Data & Visual Literacy and the COVID-19 Infodemic

This post was contributed by Map & Spatial Data Librarian Theresa Quill.

Scholarly and scientific information is distributed in a variety of ways.  The COVID19 pandemic has spurred a large volume of scholarly literature, but also data sharing and data visualization to track the spread of this coronavirus and the impact of efforts to combat it. Some of this information is reliable and some of it is not.

Visual Literacy and Resources Librarian Jackie Fleming and Map & Spatial Data Librarian Theresa Quill were recently published in Digital Culture and Education, discussing their efforts to combat the COVID-19 infodemic.

It is not an exaggeration to say that the evolving situation surrounding COVID-19 is changing the world. This change includes the response and mission of academic libraries. Information about COVID-19 is being published every day in both textual and visual formats. One thing that all of this information has in common is that it is easily accessible to the public. As academic librarians, we believe that it is our job to guide our community to reliable information and teach them how to receive and interpret this information.

The democratization of data visualization and mapping tools over the past decade has meant that creating and sharing visualizations is no longer limited to the realm of experts. While this trend has been overall beneficial, it has also resulted in increased visibility for (mostly unintentionally) misleading or confusing maps and charts and places a greater burden of critically reading and evaluating visualizations on the reader.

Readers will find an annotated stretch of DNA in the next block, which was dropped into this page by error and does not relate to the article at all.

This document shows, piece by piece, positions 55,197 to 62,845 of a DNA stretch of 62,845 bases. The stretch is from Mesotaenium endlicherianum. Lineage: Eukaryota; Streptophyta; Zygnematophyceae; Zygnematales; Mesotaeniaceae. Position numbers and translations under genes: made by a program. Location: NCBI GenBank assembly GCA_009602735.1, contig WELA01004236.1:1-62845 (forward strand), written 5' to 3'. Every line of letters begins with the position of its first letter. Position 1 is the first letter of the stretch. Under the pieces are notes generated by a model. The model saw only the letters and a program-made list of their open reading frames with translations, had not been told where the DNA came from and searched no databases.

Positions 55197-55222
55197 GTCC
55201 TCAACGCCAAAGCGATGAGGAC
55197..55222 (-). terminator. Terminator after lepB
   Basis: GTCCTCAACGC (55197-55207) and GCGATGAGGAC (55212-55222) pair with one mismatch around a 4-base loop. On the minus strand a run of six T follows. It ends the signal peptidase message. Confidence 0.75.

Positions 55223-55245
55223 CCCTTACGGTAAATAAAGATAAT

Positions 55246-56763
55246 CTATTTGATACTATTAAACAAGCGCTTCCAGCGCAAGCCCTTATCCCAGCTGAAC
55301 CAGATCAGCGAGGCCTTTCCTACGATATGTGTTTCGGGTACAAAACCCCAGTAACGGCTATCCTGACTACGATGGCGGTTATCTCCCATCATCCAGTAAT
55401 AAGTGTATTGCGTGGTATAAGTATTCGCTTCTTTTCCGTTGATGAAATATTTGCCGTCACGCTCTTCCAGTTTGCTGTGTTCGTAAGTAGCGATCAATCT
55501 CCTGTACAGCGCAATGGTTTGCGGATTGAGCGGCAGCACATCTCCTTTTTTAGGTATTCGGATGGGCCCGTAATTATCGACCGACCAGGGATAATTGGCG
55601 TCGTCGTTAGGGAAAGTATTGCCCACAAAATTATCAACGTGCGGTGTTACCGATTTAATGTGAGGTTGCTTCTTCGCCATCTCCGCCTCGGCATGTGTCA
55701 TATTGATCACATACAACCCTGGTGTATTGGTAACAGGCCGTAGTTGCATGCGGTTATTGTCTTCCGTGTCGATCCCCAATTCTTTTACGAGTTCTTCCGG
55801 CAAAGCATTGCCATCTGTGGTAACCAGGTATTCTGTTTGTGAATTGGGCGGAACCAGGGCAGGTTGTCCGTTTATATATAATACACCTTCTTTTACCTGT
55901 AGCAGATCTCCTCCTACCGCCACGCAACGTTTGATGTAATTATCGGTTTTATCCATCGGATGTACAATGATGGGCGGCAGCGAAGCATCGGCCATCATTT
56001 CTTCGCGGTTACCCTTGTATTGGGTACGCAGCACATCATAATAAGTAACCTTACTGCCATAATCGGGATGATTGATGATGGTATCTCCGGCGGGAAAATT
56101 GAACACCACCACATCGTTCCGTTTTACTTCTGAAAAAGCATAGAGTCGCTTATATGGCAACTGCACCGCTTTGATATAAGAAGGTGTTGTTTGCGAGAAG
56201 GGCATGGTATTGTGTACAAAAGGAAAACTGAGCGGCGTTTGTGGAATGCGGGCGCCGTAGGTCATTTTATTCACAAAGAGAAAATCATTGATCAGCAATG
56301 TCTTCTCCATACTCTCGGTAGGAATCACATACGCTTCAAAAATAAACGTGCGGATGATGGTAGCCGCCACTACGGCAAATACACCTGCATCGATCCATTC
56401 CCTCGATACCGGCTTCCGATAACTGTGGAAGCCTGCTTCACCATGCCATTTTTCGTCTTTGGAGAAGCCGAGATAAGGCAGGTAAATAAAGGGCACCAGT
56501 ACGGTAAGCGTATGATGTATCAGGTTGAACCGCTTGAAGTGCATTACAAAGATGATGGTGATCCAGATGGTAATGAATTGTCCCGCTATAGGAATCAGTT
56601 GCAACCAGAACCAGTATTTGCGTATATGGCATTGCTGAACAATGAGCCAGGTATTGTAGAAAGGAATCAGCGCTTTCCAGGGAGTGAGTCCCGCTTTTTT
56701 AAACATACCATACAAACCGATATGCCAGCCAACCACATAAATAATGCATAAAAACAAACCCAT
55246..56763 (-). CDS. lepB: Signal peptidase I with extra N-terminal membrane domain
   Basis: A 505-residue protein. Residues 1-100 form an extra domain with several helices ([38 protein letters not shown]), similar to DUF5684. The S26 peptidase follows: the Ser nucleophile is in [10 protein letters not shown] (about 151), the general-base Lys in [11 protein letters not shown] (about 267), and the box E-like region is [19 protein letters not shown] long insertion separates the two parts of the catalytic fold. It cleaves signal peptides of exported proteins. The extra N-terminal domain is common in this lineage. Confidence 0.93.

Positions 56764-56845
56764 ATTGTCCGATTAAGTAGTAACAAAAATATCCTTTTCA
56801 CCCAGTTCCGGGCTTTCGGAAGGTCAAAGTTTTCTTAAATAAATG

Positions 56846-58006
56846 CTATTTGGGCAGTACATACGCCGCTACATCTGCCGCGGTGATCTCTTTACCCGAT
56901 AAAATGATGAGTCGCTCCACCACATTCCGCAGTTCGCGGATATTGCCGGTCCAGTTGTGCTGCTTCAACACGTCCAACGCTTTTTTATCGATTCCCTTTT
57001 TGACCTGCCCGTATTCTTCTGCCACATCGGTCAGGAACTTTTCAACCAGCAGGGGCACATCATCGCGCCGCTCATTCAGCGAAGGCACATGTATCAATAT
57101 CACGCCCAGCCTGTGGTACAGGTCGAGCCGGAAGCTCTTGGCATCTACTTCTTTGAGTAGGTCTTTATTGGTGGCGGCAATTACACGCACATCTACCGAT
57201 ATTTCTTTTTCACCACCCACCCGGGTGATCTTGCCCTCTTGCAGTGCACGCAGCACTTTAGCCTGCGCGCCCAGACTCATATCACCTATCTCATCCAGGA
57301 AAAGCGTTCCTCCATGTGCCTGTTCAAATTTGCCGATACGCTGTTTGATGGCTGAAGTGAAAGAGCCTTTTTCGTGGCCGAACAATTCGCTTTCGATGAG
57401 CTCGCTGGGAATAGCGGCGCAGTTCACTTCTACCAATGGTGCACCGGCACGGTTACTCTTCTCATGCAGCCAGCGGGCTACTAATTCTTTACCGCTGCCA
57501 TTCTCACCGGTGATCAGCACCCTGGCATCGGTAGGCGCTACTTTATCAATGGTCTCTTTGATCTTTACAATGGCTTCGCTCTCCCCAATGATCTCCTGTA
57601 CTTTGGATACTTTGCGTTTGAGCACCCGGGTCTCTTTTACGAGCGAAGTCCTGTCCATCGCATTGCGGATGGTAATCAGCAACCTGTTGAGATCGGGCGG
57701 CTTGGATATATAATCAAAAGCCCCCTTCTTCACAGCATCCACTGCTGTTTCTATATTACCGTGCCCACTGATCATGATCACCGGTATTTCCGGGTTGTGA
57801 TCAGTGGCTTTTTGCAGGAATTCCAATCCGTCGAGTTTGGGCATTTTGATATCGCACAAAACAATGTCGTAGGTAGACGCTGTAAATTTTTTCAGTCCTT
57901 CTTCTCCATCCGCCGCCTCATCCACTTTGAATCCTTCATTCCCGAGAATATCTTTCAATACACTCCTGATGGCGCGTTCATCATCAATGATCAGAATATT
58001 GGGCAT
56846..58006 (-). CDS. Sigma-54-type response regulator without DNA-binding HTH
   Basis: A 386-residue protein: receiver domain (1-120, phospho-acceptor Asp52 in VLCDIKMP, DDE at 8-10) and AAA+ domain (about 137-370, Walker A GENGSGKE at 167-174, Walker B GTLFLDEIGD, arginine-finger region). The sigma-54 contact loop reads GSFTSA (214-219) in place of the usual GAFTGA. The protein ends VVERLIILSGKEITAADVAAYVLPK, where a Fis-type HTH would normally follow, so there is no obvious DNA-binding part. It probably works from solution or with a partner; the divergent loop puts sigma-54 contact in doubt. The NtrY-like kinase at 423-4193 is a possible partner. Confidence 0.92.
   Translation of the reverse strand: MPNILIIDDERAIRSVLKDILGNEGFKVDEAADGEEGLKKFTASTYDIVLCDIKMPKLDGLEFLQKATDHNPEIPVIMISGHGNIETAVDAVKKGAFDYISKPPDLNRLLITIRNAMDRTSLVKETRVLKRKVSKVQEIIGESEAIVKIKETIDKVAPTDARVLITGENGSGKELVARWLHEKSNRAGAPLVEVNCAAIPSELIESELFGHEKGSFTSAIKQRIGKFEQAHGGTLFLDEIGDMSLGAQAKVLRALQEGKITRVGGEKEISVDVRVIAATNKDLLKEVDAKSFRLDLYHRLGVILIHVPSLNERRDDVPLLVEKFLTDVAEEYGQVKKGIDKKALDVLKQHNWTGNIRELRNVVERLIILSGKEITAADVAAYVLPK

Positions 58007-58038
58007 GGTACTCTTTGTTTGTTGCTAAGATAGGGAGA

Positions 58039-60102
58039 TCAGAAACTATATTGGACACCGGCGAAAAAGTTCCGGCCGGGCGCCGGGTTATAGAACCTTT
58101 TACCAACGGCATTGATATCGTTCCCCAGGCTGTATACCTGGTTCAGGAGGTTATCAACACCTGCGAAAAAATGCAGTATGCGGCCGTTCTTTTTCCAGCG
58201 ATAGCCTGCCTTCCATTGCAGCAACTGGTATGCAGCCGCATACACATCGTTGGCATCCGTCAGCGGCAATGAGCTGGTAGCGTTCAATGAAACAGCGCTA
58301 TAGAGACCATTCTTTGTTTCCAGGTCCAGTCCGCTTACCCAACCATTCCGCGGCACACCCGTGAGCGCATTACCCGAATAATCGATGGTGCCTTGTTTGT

The authors say –

“As the Map & Spatial Data Librarian and, Visual Literacy and Resources Librarian at Indiana University-Bloomington, we believed that it was our responsibility to address the surge of visual information being produced daily about COVID-19 cases. We decided that the best action to take was to create a Visual Literacy & Map LibGuide that specifically addressed data visualizations tracking COVID-19 cases. This guide lists reliable data visualizations to follow, tips for reading these visualizations, and general resources for spatial and visual literacy as well as, articles addressing COVID-19 data visualizations. Because COVID-19 is a rapidly evolving situation, we have been periodically adding information to this guide as we find it. We felt that creating this LibGuide was a good first step in developing our campus community’s visual literacy skills in the COVID-19 crisis.”

You can view the research guide here:

And the full article here:


COVID-19 demonstrates the value of Open Access. What happens next?

This is an excerpt from an article published in College & Research Libraries News May 2020.

In the wake of COVID-19, many publishers have tacitly agreed that open access is beneficial to scientific advancement and necessary to move science forward to combat disease. Publishers have committed to open access publication of scientific articles relating to the disease. Some are facilitating rapid and open peer review and fast-tracking the publishing of related research. Pulitzer Prize-winning journalist Michael Hiltzig refers to this convincing demonstration of the value of open access to scientific research as one of the most important positive disruptions caused by COVID-19.